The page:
Table 1. Total efficiency (ET), reduced total efficiency (E'T) and reduced cut size (d'50) obtained through Computational Fluid Dynamics (CFD), for a 10 mm Bradley hydrocyclone with an underflow diameter of 1 mm, processing 28 cm3 s-1 of a suspension of cell in water at 20oC.

Table 2 shows a comparison between the few experimental results that can be found in the literature and the simulated results obtained in the present work. As can be seen, the experimental results confirm the fact that conventional hydrocyclones can not give high efficiencies when separating yeast suspensions.

An interesting comparison can be done based on the work of Cilliers and Harrison (1997). These authors worked with a Mozley hydrocyclone of 10 mm diameter with overflow and underflow diameters of 2 mm and 1 mm, respectively. These three dimensions are exactly the same as in the Bradley hydrocyclone simulated in this work. The authors obtained an experimental total efficiency of 27% when working with a 28 cm3s-1 of a diluted yeast suspension. For this flow rate, the simulated total efficiency found in the present work was 28%.

Table 2. A comparison between the experimental results found in the literature for separation of brewing and baking yeast with hydrocyclones and the simulated results obtained in this work.

A typical feature of hydrocyclones operating with the outlets opened to the atmosphere is the natural appearance of an air core, cylindrical in shape, running from the top of the overflow pipe until the underflow orifice. In the present work, an air core was formed as a result of the numerical simulation. It is important to state that no user interference, such as air bubble injection (Pericleous and Rhodes, 1986), cylinder with slip wall conditions (Averous and Fuentes, 1997) or imposition of the air core into the solution (Dai et al., 1999; Dyakowsky and Wiliams, 1993) was used. The air core appeared naturally as a consequence of a low pressure region developed along the central axis during the calculations. Figure 3 shows the air core in three different sections of the hydrocyclone (see also Fig. 1 for better understanding). These three sections are the top part that includes the overflow pipe (Fig. 3.a), the central part (Fig. 3.b), and the bottom part that includes the underflow orifice (Fig. 3.c). The calculated air core had a diameter of 0.9 mm from the bottom of the vortex finder until around two thirds of the cyclone length. From the beginning of the last third part of the cyclone length until the apex, the air core started smoothly to decrease in size until it reached 0.4 mm at the underflow exit. As can be seen in Fig. 3.a, the calculated air core increased rapidly in size as it entered the overflow pipe, until it reached a stable value of 1.1 mm. The numerical calculations were also able to naturally simulate the typical shape of a spray discharge in the underflow, as can be seen in Fig. 3.c. It should be pointed out that the accuracy of the calculated size of the air core was not checked experimentally. For this purpose, a transparent hydrocyclone is being built and further investigations will be carried out.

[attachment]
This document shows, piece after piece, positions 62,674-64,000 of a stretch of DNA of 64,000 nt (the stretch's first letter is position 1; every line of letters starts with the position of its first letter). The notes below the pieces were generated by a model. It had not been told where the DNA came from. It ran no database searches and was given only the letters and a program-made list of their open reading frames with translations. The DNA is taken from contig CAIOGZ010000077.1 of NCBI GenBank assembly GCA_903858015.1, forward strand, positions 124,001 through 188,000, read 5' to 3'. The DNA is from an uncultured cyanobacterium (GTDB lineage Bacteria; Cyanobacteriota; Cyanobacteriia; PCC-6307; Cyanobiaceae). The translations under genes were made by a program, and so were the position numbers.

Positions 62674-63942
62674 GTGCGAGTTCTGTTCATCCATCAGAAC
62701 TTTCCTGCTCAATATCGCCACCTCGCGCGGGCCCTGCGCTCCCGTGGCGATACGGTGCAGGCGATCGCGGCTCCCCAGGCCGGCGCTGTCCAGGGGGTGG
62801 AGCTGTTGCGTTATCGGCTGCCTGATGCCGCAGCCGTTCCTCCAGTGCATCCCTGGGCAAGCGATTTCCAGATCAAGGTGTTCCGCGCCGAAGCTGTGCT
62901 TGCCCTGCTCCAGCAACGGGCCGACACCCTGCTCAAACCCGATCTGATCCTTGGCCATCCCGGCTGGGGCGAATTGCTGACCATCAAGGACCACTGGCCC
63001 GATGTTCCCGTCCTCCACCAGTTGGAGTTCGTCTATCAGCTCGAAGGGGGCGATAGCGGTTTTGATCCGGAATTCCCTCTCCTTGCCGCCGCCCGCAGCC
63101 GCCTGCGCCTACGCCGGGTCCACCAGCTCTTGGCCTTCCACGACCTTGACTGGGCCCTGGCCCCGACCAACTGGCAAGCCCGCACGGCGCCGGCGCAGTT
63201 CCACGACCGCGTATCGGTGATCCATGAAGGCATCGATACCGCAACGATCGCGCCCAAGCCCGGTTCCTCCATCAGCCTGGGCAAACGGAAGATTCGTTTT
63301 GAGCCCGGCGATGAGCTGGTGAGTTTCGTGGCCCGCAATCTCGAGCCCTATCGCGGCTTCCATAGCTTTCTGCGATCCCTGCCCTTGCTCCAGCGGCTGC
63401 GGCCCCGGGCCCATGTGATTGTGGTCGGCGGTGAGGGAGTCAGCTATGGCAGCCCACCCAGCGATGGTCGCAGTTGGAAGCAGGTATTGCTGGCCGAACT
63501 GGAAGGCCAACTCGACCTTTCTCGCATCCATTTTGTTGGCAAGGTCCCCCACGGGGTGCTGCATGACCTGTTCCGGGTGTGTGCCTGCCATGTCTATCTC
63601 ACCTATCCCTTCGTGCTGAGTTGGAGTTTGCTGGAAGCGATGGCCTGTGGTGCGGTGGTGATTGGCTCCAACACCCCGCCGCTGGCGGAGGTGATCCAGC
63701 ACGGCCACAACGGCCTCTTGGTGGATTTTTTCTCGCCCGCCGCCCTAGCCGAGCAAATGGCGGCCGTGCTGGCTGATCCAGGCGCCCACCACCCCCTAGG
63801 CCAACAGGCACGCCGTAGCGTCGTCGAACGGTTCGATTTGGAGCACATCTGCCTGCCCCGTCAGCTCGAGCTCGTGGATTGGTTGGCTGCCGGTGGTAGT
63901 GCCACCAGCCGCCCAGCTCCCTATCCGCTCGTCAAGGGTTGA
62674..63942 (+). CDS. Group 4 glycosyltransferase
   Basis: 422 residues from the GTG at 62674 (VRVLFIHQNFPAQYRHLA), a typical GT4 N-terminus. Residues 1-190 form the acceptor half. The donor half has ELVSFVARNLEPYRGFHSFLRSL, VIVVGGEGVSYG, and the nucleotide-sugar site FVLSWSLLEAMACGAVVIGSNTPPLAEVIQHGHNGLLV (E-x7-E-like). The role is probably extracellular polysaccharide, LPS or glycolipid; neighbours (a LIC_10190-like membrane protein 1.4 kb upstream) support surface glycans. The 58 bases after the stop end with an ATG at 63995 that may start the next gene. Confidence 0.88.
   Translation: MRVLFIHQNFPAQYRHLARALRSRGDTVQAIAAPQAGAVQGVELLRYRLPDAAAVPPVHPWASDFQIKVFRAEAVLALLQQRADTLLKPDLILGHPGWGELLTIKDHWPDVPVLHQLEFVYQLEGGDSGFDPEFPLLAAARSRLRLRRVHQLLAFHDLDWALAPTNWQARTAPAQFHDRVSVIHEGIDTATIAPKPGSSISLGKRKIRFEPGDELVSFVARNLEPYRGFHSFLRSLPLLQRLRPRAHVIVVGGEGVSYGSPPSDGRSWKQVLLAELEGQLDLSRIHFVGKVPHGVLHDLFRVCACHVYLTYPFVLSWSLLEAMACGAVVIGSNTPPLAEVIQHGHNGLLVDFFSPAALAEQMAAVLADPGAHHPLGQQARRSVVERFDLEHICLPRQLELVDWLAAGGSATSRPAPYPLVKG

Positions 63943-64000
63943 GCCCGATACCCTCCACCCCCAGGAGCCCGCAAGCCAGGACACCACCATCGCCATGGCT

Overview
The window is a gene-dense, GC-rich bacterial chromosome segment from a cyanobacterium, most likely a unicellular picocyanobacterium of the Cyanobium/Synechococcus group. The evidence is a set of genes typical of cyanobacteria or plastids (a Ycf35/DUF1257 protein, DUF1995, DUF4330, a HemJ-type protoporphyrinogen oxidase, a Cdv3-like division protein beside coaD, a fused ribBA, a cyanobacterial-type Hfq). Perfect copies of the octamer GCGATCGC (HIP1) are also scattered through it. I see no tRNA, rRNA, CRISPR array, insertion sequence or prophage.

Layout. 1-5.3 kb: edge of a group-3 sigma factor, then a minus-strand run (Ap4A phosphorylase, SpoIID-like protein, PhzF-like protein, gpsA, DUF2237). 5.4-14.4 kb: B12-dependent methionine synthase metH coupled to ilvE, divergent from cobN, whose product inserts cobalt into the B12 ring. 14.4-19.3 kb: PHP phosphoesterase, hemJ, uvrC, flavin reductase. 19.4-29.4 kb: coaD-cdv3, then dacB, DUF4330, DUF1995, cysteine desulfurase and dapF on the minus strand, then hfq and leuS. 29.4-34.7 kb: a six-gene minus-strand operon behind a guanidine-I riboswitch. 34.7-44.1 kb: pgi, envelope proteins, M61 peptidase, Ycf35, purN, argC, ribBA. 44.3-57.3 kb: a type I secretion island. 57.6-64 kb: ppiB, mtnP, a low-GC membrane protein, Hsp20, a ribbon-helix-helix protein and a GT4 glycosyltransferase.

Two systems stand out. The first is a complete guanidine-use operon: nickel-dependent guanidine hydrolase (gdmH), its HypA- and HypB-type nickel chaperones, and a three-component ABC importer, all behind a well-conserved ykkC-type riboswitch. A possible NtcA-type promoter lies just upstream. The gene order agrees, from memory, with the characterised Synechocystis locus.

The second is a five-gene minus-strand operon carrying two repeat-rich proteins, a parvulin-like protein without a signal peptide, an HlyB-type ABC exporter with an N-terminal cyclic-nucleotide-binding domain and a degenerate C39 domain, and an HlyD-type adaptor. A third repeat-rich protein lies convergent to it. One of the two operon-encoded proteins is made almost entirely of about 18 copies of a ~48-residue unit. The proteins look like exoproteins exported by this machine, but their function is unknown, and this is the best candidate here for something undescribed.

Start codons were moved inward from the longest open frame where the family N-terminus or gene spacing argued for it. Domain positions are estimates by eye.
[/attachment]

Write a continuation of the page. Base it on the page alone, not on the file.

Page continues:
Figure 4 shows the reduced grade efficiency as a function of the normalised diameter (d/d'50). It can be seen that the predictions using CFD show a good agreement with the experimental points from Bradley (Bradley and Pulling, 1959) and with the curve based on experiments carried out in another work (Antunes and Medronho, 1992).


Figure 3. Details of the calculated air core for a 10 mm Bradley hydrocyclone with an underflow diameter of 1 mm, processing 28 cm3s-1 of water at 20oC.


Figure 4. Reduced grade efficiency for Bradley hydrocyclones showing the predictions using CFD, the original experimental points from Bradley (Bradley and Pulling, 1959) and the curve based on experiments carried out in another work (Antunes and Medronho, 1992).

V. CONCLUSIONS

According to CFD simulations, a 10 mm Bradley hydrocyclone can separate mammalian cells with high efficiencies. However, yeast and bacteria are not supposed to be efficiently separated by Bradley hydrocyclones, even for cyclone diameters down to 10 mm.

The computational code (FLUENT 5.1) used in the numerical simulations was capable of predicting reduced grade efficiencies curves with good accuracy.

Experiments need to be carried out to confirm the air core diameter predicted by the numerical simulations.

NOTATION